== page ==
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Cosmic rays transformed for light and sound show

A sound and light show combining music and science will be one of the highlights of Rotherham Signals Festival.

Particle Shrine, at the Magna Science Adventure Centre, captures subatomic particles or cosmic rays and transforms them into an immersive sound sculpture.

It features musical compositions and stunning lighting designs using live data from space.

The exhibition opens on 12 February and runs until 27 February.

Organisers said the show worked by converting live cosmic ray data into interactive light, using detectors and live readings from an observatory in Japan.

Particle Shrine was created by composer and musician Christo Squier in collaboration with experimental particle physicist Dr Teppei Katori and creative technologist Chris Ball.

It was originally commissioned by the Science Gallery London in September 2022.

Mr Squier said: "Particle Shrine represents a groundbreaking collaboration between the fields of physics, music, and art, making abstract scientific concepts accessible by providing visitors with a mesmerising, immersive experience that both informs and entertains."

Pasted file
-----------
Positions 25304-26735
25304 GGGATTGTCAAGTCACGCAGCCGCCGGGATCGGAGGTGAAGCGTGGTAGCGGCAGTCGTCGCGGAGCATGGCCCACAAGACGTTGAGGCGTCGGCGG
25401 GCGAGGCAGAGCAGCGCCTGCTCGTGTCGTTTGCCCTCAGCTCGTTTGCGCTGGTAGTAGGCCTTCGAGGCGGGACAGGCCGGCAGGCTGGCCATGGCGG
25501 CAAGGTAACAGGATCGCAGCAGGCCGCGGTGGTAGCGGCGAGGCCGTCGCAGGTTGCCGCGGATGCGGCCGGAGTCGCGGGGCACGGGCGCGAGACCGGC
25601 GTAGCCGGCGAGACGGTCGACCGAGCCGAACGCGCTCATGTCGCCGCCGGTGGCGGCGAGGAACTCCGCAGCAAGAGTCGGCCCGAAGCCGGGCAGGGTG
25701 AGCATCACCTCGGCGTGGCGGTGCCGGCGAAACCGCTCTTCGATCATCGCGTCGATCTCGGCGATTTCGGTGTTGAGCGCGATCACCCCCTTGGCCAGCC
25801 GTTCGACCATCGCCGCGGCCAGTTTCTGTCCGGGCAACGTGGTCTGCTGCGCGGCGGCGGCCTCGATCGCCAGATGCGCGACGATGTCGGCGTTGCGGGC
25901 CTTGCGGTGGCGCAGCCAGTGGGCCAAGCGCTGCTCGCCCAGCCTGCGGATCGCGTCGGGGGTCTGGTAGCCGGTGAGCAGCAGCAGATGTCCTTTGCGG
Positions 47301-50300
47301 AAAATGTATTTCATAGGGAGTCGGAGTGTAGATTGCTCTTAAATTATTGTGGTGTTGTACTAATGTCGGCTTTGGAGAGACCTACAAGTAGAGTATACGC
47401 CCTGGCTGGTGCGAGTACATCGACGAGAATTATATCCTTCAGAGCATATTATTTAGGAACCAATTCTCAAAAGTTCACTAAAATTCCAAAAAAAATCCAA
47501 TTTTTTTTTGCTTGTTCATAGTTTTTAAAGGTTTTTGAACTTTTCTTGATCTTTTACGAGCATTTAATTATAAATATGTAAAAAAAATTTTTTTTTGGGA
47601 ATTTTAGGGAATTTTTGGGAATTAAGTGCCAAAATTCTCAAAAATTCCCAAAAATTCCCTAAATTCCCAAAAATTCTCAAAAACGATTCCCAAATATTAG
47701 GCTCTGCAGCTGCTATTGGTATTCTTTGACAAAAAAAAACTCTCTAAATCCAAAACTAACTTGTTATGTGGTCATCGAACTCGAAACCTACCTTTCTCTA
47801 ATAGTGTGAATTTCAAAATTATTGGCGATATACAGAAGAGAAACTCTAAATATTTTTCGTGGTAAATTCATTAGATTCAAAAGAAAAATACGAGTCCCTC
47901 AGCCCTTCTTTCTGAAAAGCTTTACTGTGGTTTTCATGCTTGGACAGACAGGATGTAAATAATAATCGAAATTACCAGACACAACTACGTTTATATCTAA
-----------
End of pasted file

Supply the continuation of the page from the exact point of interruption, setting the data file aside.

The Signals Festival offers free music events, workshops and activities across the area between 10 and 18 February.

The youth music festival is a collaboration between Children’s Capital of Culture, Rotherham Music Hub and Rotherham Council’s Events team.

A further highlight will a premiere performance of Particle Dance at Magna on 24 February.

Young musicians and dancers will perform Culture, Rotherham Music Hub and Rotherham Council’s Events team.

A further highlight will be the first performance of Particle Dance at Magna on 24 February, featuring young musicians and dancers from Rotherham.